From smart homes to ambient computing

da | 2 Feb 2022 | Blog

A bit of history

In Stanley Kubrik’s movie 2001: A Space Odyssey from 1968 we find the first collision between a computer with a voice and a human being. Of course, the scale of that clash is much more dramatic than the daily struggle to make our voice assistant in the living room understand us, and the sometimes ridiculous misunderstandings that arise when using these extraordinary devices!

In April 2010, Apple acquired a company called Siri which a few months earlier had released an app of the same name for iOS equipped with a speech recognition engine based on machine learning algorithms. With the release of iPhone 4S (October 4, 2011) Siri was integrated into the iOS operating system and has since become an integral part of all Apple products released in subsequent years.

Its reception was lukewarm mainly due to the lack of flexibility and the inability to understand dialect accents. However, everyone appreciated the ability to give voice commands that could interact with the user’s phone, agenda, and e-mails.

Microsoft’s voice assistant Cortana, installed on a Windows Phone 8.1, was first shown at the 2014 Build conference. In November 2014, Amazon announced the arrival of Alexa, which was installed on the first Echo products (here you will find a rundown of all the devices released in the following years). The significant change here is that the voice assistant was just on our phones and our computers anymore, but entered our homes.

Alexa was developed from a product called Ivona, invented in Poland and was also inspired, coincidentally, by Kubrick’s film. The name was chosen because of the presence of the consonant x, easier to recognize for activation (here, our Salvatore Merone explained the difficulties of vocal activation)

The first product developed by Google was announced in May 2016 (here is the video shown at Google/IO) and put on the market in the United States in November 2016 and around the world in 2017. It has since become a product that everyone knows about: Google Home.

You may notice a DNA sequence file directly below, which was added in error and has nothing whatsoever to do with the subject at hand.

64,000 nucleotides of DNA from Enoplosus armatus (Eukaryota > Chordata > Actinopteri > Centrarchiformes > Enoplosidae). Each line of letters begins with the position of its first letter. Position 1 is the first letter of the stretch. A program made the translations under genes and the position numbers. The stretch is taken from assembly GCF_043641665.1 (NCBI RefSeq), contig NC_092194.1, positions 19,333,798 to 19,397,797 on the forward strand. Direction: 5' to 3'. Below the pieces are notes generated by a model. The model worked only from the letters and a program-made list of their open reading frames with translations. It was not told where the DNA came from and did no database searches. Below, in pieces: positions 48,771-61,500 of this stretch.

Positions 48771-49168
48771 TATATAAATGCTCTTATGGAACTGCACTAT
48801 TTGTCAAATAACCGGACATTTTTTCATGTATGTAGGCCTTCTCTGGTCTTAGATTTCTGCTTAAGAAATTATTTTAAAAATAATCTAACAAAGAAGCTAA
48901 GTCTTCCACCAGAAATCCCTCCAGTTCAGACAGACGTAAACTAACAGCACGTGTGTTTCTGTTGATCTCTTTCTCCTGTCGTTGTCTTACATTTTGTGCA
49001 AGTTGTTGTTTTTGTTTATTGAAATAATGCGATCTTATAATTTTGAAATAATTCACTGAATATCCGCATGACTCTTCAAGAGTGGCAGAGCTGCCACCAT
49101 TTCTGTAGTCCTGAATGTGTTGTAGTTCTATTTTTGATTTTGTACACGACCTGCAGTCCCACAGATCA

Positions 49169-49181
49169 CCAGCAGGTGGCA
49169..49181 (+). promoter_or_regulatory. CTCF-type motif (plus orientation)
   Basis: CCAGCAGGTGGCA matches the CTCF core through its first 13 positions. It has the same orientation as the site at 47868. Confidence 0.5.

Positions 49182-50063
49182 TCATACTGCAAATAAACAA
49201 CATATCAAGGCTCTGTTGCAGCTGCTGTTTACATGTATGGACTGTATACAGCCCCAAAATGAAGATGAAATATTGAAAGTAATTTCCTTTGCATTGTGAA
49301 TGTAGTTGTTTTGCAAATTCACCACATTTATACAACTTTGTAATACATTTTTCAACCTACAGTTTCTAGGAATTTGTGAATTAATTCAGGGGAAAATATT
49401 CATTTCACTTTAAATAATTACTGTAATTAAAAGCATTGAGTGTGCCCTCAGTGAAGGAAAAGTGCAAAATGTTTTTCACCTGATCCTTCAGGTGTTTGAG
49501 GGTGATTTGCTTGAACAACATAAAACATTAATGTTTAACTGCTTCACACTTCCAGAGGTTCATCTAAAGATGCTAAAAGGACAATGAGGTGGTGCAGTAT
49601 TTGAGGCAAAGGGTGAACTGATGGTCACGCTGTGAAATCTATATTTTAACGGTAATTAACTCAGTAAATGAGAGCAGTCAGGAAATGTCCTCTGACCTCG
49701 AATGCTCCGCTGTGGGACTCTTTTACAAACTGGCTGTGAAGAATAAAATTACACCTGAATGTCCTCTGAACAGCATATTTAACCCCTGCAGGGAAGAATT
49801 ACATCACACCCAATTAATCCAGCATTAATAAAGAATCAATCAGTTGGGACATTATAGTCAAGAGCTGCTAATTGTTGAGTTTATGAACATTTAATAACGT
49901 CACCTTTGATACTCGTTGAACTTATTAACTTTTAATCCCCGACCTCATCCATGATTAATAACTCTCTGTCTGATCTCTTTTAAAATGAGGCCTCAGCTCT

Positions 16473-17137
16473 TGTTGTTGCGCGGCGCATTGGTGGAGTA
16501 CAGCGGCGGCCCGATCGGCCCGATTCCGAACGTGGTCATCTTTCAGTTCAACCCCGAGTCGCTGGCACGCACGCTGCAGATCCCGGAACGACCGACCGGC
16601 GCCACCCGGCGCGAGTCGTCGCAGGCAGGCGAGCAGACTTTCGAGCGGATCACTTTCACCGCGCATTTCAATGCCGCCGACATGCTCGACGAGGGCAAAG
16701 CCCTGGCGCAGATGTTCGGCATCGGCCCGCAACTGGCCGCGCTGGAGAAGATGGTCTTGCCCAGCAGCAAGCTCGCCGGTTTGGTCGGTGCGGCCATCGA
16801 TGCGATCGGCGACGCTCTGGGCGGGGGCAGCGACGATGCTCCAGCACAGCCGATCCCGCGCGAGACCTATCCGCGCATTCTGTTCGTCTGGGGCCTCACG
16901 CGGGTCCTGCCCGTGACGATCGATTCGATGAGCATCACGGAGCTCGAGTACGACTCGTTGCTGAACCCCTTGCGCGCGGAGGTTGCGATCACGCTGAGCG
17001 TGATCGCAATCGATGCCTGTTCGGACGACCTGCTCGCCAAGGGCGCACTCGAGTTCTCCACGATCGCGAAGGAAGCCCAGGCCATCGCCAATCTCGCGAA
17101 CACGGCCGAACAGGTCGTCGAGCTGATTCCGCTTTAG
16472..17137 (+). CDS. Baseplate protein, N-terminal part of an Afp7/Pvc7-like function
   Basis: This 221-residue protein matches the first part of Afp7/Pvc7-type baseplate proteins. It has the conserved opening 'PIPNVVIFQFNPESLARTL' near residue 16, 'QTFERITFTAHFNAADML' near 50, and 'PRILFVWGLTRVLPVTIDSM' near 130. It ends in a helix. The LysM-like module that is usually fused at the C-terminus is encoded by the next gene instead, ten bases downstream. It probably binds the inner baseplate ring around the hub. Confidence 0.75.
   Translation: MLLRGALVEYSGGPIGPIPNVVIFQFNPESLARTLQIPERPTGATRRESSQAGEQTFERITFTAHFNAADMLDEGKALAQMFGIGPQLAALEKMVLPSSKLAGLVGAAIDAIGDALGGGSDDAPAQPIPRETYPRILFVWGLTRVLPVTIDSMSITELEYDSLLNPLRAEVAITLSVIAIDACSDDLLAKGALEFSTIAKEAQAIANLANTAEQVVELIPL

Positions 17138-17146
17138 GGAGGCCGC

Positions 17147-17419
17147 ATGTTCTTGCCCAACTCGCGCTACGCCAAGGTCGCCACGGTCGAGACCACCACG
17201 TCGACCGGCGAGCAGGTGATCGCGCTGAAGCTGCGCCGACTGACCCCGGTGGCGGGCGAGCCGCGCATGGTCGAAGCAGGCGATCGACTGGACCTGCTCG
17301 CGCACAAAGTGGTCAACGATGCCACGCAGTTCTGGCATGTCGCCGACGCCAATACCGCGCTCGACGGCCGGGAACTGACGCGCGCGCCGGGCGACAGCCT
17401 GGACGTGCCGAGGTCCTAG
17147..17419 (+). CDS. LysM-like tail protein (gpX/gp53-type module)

Little by little, our homes have filled up with virtual assistants across all brands, prices, and capabilities. The same assistants were made available simultaneously on our phones and tablets. Devices tend to have a low price, sometimes they are given to us as a gift or included for free when buying our televisions. For those who work in the world of technological solutions, it is natural to have these “wonders” (in my case I lost count) as well as all of those devices capable of interacting with them.

We have now entered the era of so-called “Ambient Computing”. But what exactly is it?

Ambient Computing

The definition is that of an environment (home, workstations, public spaces, hospitals) in which intelligent devices manage data and make decisions based on AI algorithms. These devices are sensitive and responsive to the presence of humans as well as capable of tacitly performing background operations.

What are the pieces to this puzzle?

  • Internet of Things (IoT): an ecosystem of devices equipped with sensors capable of collecting environmental data and transmitting them to centralized hubs, perhaps on the cloud, in order to process them all.
  • Machine Learning, which we talked about here.
  • Conditional Rules: hey allow the devices, thanks to the two previous points, to act in a certain way given the right conditions. It can be a simple rule such as, for example, lifting the shutters in the morning or alerting someone in the house to the presence of a person at the entrance.
  • Simple integration: everything must be made available without complex installations and configurations (think for example of Alexa who is able to answer the doorbell even when you are not there).

Let’s see what the latest news and trends are at the beginning of 2022 by analyzing the main producers.